Long Intervening Noncoding RNAs (lincRNAs): Develo.. (FLAME)
Long Intervening Noncoding RNAs (lincRNAs): Developmental Functions and Molecular Mechanisms of Action
Start date: Feb 1, 2014,
End date: Jan 31, 2019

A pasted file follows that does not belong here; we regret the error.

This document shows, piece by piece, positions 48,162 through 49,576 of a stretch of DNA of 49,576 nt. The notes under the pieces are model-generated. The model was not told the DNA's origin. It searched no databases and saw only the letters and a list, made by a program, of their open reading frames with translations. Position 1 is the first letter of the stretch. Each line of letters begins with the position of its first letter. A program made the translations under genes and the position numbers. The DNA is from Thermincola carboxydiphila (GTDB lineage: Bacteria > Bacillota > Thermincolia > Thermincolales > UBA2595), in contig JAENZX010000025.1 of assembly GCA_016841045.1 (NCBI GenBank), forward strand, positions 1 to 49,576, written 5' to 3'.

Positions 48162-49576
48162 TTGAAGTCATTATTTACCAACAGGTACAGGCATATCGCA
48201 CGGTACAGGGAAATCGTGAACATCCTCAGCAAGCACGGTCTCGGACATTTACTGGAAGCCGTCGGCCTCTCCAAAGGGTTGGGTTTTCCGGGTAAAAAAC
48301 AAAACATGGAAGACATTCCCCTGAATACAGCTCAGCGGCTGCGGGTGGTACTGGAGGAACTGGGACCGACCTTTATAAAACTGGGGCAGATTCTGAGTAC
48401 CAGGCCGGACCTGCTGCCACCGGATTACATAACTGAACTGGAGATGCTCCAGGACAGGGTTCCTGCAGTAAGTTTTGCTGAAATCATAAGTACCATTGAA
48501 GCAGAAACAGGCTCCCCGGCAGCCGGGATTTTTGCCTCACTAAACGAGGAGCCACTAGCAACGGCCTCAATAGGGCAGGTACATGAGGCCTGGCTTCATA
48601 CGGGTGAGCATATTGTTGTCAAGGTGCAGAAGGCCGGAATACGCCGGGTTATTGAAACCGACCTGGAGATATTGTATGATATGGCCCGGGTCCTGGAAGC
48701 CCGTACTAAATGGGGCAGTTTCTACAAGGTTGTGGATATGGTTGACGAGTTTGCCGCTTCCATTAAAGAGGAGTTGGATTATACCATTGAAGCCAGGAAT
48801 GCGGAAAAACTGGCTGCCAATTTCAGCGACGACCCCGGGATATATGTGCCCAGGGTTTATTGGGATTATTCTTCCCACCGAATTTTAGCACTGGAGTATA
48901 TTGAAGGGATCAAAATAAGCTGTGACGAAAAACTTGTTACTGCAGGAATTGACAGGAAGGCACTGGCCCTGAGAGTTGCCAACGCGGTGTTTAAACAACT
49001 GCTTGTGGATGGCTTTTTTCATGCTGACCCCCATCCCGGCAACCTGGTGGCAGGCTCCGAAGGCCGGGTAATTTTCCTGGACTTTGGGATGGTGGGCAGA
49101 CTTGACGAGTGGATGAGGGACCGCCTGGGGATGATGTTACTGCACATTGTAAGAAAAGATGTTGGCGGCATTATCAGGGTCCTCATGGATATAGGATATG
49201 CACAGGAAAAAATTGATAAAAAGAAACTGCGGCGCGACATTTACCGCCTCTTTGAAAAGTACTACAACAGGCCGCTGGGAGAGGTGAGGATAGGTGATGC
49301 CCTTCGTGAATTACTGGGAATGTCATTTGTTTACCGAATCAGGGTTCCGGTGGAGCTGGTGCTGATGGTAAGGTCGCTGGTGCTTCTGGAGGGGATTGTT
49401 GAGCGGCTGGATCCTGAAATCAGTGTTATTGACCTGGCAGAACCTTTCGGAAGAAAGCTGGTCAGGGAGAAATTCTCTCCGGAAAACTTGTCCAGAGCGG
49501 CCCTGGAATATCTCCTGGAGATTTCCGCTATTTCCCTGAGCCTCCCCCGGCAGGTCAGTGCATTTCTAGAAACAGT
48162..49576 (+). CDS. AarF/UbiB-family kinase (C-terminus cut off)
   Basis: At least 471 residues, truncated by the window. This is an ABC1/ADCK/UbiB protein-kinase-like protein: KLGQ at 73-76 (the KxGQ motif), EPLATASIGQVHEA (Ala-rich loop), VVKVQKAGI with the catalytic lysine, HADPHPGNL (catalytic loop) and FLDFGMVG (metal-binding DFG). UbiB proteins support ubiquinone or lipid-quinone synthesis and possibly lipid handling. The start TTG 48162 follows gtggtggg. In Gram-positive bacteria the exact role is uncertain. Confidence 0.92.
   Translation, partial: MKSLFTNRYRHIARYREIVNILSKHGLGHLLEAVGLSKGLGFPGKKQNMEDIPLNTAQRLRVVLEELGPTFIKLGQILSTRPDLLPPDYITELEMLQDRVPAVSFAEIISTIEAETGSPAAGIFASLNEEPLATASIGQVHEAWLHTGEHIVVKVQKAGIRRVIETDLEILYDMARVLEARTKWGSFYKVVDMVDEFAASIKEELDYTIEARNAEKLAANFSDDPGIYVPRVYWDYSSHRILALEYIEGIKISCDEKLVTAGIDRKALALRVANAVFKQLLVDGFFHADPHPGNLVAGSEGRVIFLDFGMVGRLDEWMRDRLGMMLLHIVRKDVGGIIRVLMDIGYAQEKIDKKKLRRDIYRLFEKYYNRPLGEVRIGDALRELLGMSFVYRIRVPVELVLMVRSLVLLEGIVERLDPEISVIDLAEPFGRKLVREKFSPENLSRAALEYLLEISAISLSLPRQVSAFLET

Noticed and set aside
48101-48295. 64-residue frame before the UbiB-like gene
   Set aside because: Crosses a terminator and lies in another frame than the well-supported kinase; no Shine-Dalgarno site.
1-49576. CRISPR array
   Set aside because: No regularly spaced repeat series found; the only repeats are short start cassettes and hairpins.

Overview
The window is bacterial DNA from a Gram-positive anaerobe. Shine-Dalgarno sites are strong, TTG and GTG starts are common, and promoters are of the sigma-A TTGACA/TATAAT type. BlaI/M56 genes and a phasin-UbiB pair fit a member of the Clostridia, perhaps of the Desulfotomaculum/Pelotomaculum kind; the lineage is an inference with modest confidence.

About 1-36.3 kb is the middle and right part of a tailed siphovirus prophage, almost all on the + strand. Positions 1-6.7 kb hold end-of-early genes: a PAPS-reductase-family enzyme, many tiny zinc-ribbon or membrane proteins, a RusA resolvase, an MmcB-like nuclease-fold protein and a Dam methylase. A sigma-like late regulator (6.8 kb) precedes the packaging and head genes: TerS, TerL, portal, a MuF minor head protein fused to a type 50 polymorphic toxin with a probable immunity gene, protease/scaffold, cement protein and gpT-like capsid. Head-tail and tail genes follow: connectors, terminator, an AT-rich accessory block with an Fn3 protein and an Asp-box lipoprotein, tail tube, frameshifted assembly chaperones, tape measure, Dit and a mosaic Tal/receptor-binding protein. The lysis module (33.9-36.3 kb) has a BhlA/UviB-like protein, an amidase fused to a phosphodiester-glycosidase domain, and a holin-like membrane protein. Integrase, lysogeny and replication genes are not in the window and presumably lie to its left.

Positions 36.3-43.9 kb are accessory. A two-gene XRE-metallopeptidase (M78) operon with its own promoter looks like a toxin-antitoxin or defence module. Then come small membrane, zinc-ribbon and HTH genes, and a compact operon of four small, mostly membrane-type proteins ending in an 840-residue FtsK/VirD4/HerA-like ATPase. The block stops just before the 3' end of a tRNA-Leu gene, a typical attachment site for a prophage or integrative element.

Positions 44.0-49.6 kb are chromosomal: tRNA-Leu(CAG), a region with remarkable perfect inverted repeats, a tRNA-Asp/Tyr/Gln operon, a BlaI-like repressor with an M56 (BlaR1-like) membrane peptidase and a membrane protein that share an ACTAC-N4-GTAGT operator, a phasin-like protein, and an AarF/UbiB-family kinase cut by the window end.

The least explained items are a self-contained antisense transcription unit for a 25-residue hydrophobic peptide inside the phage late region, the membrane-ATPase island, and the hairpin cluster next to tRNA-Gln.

Genome-wide studies have revealed that the majority of vertebrate genomes are transcribed and generate large numbers of long intervening noncoding RNAs (lincRNAs). While there is growing evidence that these molecules have functional importance for diverse cellular processes, such as dosage compensation, transcriptional regulation, and reprogramming, the role of lincRNAs in normal development remains elusive. To better understand the function and evolution of lincRNAs, we previously identified over 550 lincRNAs expressed during zebrafish embryonic development. We demonstrated that at least two of these novel lincRNAs, megamind and cyrano, are required for proper embryonic development, in particular for brain morphogenesis and neurogenesis. Remarkably, lincRNA functionality is retained in mammalian orthologs despite rapid evolution and little sequence conservation between human and zebrafish lincRNAs (Ulitsky*, Shkumatava* et al., Cell, 2011).This proposal aims to identify conserved developmental functions of novel lincRNAs and to determine the molecular mechanisms that drive these lincRNA functions (Aims 1 and 2). For mechanistic studies, the initial focus will be on cyrano and megamind. Preliminary evidence suggests that one of these novel molecular mechanisms is through a non-canonical interaction between cyrano and the miRNA pathway (Aim 3). Furthermore, we will investigate the relationship between conserved genomic positions of lincRNAs across vertebrate genomes and their conserved biological functions (Aim 4). The specific aims outlined in this proposal will identify novel regulatory RNAs with important and potentially conserved roles in vertebrate embryonic development, and provide mechanistic insights into how specific lincRNA contribute to normal development. Moreover, we anticipate that this project will contribute to a new synthesis of knowledge of genome function and regulation.
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